Objective: To examine whether significant differences exist between the self-reported prevalence of atopic disorders in the open population compared with physician diagnosed prevalence of atopic disorders in general practice. Methods: Medline (OvidSP), PubMed Publisher, EMBASE, Google Scholar and the Cochrane Controlled Clinical Trials Register databases were systematically reviewed for articles providing data on the prevalence of asthma, allergic rhinitis and eczema in a GP setting. Studies were only included when they had a cross-sectional or cohort design and included more than 100 children (aged 0-18 years) in a general practice setting. All ISAAC studies (i.e. the open population) that geographically matched a study selected from the first search, were also included. A quality assessment was conducted. The primary outcome measures were prevalence of eczema, asthma and allergic rhinitis in children aged 0-18 years. Results: The overall quality of the included studies was good. The annual and lifetime prevalences of the atopic disorders varied greatly in both general practice and the open population. On average, the prevalence of atopic disorders was higher in the open population. Conclusion: There are significant differences between the self-reported prevalence of atopic disorders in the open population compared with physician diagnosed prevalence of atopic disorders in general practice. Data obtained in the open population cannot simply be extrapolated to the general practice setting. This should be taken into account when considering a research topic or requirements for policy development. GPs should be aware of the possible misclassification of allergic disorders in their practice.KEY POINTSEpidemiological data on atopic disorders in children can be obtained from various sources, each having its own advantages and limitations.On average, the prevalence of atopic disorders is higher in the open population.GPs should take into account the possible misclassification of atopic disorders in their practice population.Policymakers should be aware that data obtained in the open population cannot simply be extrapolated to the general practice setting.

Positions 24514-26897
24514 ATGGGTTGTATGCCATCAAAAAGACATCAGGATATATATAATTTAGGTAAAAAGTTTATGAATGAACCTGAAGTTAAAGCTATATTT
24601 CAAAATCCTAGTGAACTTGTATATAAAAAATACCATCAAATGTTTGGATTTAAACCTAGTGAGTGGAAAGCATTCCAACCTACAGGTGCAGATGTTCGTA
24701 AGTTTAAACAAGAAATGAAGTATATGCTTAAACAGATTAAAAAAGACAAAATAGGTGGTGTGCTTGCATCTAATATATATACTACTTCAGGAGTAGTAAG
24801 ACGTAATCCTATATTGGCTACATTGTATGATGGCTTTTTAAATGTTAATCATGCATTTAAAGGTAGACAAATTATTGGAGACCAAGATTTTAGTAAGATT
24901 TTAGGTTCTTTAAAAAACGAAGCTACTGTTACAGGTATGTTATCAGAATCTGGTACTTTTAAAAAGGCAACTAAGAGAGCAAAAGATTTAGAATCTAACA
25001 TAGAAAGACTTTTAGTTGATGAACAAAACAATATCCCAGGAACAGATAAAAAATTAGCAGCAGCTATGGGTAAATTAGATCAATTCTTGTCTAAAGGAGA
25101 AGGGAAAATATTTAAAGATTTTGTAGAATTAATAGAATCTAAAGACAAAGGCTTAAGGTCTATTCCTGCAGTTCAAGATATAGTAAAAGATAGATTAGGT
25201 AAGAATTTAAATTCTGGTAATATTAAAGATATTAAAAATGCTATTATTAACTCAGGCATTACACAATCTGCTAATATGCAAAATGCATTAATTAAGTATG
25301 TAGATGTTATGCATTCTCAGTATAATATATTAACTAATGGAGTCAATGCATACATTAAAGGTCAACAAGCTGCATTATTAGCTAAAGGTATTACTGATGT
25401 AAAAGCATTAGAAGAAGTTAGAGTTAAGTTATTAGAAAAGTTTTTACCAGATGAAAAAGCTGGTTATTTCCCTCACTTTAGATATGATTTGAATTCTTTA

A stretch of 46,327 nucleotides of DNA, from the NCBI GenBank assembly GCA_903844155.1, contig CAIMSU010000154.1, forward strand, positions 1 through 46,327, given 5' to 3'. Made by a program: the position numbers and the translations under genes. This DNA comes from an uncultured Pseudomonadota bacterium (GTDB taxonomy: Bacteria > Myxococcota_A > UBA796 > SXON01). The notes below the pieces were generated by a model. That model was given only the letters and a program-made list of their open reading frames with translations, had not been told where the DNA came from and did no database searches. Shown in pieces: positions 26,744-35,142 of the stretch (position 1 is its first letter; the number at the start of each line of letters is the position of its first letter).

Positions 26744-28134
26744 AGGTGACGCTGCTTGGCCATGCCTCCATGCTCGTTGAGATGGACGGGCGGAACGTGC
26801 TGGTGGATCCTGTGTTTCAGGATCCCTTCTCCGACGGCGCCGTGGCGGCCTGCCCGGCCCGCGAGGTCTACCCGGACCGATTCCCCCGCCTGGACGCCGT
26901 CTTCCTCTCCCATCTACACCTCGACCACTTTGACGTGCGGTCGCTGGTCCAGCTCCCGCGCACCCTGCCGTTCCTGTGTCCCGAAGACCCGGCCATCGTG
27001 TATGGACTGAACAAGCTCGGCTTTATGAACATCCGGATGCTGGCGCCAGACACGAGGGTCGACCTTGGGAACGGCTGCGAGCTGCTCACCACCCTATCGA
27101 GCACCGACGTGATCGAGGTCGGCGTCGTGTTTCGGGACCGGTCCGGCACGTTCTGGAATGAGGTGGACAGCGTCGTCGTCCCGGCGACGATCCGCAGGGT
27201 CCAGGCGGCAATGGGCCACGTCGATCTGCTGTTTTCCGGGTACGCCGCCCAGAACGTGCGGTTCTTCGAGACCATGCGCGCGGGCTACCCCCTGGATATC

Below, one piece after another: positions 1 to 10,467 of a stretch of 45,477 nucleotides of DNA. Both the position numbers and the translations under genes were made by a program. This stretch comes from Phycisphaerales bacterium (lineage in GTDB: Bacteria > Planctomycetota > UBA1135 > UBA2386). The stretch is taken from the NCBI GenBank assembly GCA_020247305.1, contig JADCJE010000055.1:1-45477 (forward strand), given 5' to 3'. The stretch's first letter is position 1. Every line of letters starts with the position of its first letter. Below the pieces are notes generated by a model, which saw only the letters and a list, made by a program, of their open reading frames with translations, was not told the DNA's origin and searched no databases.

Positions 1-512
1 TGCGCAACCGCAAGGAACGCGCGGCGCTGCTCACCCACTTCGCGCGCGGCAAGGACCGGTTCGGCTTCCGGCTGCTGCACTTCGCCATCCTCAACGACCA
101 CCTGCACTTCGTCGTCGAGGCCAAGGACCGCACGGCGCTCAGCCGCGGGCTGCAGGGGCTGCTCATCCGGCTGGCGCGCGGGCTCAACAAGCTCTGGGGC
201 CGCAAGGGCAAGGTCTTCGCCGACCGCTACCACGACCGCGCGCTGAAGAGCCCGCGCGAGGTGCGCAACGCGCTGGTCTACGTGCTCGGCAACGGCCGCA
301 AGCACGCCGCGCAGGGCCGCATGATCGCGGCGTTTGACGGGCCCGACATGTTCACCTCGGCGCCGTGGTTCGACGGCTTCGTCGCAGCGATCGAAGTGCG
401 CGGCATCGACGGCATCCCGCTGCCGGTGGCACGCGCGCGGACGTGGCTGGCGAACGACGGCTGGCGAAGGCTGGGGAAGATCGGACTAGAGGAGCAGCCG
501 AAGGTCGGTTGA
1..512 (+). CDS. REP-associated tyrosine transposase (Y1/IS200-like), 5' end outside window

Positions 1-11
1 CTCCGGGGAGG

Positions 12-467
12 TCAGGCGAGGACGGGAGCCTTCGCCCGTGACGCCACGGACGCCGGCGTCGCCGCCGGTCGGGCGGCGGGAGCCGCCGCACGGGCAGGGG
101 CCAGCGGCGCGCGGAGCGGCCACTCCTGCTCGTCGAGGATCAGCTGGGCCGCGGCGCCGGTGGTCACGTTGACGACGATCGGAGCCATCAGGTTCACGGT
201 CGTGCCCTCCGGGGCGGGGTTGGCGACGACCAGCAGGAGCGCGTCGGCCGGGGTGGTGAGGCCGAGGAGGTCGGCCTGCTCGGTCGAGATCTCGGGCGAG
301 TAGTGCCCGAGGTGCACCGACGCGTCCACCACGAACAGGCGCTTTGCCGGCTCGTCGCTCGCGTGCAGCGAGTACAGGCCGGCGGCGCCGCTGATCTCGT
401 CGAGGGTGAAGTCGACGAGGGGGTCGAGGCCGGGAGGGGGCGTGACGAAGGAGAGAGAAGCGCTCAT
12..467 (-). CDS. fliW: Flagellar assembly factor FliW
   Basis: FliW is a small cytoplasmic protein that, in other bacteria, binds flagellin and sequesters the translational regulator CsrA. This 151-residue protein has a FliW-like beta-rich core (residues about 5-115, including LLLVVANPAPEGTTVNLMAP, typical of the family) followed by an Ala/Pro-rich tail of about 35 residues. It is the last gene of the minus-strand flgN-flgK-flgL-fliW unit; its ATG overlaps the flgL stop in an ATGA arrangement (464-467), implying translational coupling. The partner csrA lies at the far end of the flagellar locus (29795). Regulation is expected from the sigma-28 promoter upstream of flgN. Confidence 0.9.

Allergic rhinitis, asthma, atopic eczema, epidemiology, general practice, primary care, The Netherlands
dx.doi.org/10.3109/02813432.2016.1160629, hdl.handle.net/1765/90907
Scandinavian Journal of Primary Health Care
Department of General Practice

Pols, D.H.J, Wartna, J.B, Moed, H, van Alphen, E.I, Bohnen, A.M, & Bindels, P.J.E. (2016). Atopic dermatitis, asthma and allergic rhinitis in general practice and the open population: a systematic review. Scandinavian Journal of Primary Health Care, 34(2), 143–150. doi:10.3109/02813432.2016.1160629